Why We Invested: Picnic
Picnic is a cybersecurity firm going after an aspect of risk that the industry doesn’t spend nearly enough time talking about: attacks by social engineers. Social engineers are hackers who use public information about you, your company and your personal and professional networks to craft attacks designed to fool, coerce or manipulate you into performing a desired action that will harm you or your company. Financial fraud, operational interruption and IP theft all begin with social engineering.
As traditional cybersecurity has become more effective, hackers have turned to social engineering as a primary means of getting around hardened infrastructure and gaining access to privileged systems. Social engineering is now at the root of most successful attacks on enterprises, as hackers use exposed public information to effectively research and attack people, companies and supply chains.
We were introduced to Picnic by the founders of Verodin, a Rally portfolio company. Social engineering is particularly complex because it deals with human error, as opposed to just weaknesses in software and systems, and Picnic is the first time we’ve seen a company approach this problem holistically. They understand the human psychology and data behind social engineering, and they’ve substantiated it with software so enterprises can act.
Rally Ventures co-led Picnic’s 14M Series A financing in 2021. There is a massive market opportunity as people wake up to the reality of what needs to be done, and we are thrilled to back this talented team. Below is a short Q&A with Founder and CEO Matt Polak.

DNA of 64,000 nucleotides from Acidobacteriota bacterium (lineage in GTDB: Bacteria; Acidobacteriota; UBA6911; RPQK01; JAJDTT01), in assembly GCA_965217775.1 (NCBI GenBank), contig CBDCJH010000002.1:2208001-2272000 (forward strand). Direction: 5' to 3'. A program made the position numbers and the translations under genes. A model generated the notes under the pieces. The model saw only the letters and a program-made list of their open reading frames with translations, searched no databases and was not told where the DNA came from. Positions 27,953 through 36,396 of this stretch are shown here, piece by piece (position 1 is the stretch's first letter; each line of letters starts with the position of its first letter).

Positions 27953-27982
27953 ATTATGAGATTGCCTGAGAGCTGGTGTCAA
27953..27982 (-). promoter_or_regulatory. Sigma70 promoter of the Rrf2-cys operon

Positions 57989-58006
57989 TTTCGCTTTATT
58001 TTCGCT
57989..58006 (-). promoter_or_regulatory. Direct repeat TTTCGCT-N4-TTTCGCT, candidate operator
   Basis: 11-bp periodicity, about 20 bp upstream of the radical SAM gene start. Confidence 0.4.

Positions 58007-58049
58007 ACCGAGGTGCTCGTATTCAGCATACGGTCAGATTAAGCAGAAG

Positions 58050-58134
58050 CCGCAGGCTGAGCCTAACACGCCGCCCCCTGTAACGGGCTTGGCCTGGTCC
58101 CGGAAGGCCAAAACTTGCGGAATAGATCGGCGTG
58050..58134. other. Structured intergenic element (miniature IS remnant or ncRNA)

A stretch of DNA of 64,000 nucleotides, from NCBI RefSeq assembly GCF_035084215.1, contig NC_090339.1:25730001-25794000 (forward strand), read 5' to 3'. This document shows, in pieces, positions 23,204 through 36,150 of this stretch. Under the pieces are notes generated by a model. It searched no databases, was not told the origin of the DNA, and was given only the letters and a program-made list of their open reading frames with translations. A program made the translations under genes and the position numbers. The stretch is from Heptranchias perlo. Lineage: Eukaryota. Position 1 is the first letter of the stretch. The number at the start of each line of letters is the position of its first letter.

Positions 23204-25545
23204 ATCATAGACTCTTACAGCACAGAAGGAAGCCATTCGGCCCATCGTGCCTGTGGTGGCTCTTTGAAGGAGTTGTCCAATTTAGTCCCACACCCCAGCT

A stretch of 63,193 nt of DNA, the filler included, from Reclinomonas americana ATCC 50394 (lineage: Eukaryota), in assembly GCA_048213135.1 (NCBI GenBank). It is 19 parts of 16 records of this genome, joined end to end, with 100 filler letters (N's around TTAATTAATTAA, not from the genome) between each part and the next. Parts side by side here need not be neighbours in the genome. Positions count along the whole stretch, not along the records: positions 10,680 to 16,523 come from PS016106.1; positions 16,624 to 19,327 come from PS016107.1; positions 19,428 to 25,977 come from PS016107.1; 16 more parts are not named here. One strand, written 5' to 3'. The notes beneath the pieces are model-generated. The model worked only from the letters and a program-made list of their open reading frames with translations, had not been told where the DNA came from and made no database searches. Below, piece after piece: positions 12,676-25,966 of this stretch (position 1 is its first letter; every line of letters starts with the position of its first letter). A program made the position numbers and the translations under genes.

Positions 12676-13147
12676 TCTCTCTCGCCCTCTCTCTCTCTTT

1. What is Picnic and what core problem does it solve?
The name Picnic is an old IT phrase that means Problem in Chair, Not in Computer. It’s the term IT people use when someone causes a technical problem, like clicking on a bad link.
Picnic is laser-focused on social engineering, which refers to the use of human psychology to manipulate people for a particular purpose. It is fundamentally about tricking people, and in order to do that you have to have information about the person you’re targeting. If a bad actor doesn’t know anything about you, it will be much harder to trick or scam you.
Skilled social engineers begin by analyzing open-source intelligence — which is any information about you that is publicly available — to determine who is valuable and easy to compromise. This data is then used to both select a target and craft an attack plan, which involves manipulating that targeted person into handing over sensitive personal or enterprise data.
Picnic finds and removes available reconnaissance about people and businesses that is known to be harvested by social engineers. Our goal is two-fold: first we want to reduce the risk the enterprise has of being socially engineered by reducing the amount of info that can be found to trick people. Second, we want to give the enterprise the ability to improve existing security investments and processes with Picnic’s new intelligence from beyond the firewall. This leads to fewer alerts coming into the Security Operations Center (SOC) and fewer incidents that enterprise security teams need to solve.
We accomplish this with two different applications. The first is the enterprise security application that provides the security team visibility across the human attack surface, and gives them the ability to take automated and continuous actions to reduce risk found beyond the firewall. Picnic exposes who within their enterprise is most likely to be attacked and how, so they can make decisions proactively. The second is an employee-facing application that identifies where people have personal info exposed. It continuously works to find and remove or neutralize sensitive data over time.
2. Is the problem you’re solving accelerating in terms of its scale?
Absolutely. There has been an industrialization or productization of cybercrime over the past few years. You can have limited skill as a threat actor and be successful, because you can now buy ransomware as a service. Threat actors have broken down the process of launching a ransomware attack into pieces, so anyone can go and buy the pieces they need to make an attack happen.